There are some stories that work decently well in a silent format: Keaton and Chaplin comedies can still entertain because they knew how to execute inventive physical comedy that didn’t need words, and a lot of German Expressionism still seems charming because they emphasized mood over plot and aimed at dream imagery more than realistic representation. The story of the Potemkin, however, is one that cannot be understood outside of historical context, and it’s true meaning requires a certain amount of narrative nuance, and silent films are terrible about context and nuance because those things are hard to convey with gestures.
Once you get past the fact that the lack of spoken dialogue really undercuts the film’s ability to tell the story clearly and the fact that the over abundance of text undercuts the movie’s ability to deliver the moral concisely… well, then you find the movie’s other problems. For example, the editing is terrible, with unimportant shots lingering a few beats too long and important shots getting sliced to the bone. Also, the pacing is off-kilter, with the riot on the boat building to a slow crescendo and then the riot on the shore exploding almost immediately, with far less build up.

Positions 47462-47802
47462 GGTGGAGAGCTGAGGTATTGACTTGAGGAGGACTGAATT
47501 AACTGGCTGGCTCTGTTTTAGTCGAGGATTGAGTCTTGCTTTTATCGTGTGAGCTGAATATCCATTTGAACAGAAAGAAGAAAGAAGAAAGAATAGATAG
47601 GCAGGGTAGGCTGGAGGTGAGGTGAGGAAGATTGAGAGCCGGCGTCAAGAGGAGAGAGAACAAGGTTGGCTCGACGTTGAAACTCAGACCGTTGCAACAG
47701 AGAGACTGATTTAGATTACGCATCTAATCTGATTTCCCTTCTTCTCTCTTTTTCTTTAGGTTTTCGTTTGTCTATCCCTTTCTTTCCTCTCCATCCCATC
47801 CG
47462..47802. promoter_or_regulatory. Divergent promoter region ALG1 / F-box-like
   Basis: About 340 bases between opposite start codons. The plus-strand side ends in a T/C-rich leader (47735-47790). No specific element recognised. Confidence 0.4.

Fortunately, many of the unfortunate aspects seem forgivable just because of the movie’s age. It feels mean to kick it in the shins for it’s formal failings when I’m not really educated enough to appreciate it’s formal advances. Furthermore, I’m well aware that most people only watch Battleship Potemkin today as a historical curiosity, not because it might entertain, so I need to judge it by a different standard. This is not good enough to entertain, but it is distinct enough and influential enough to be worth being curious about.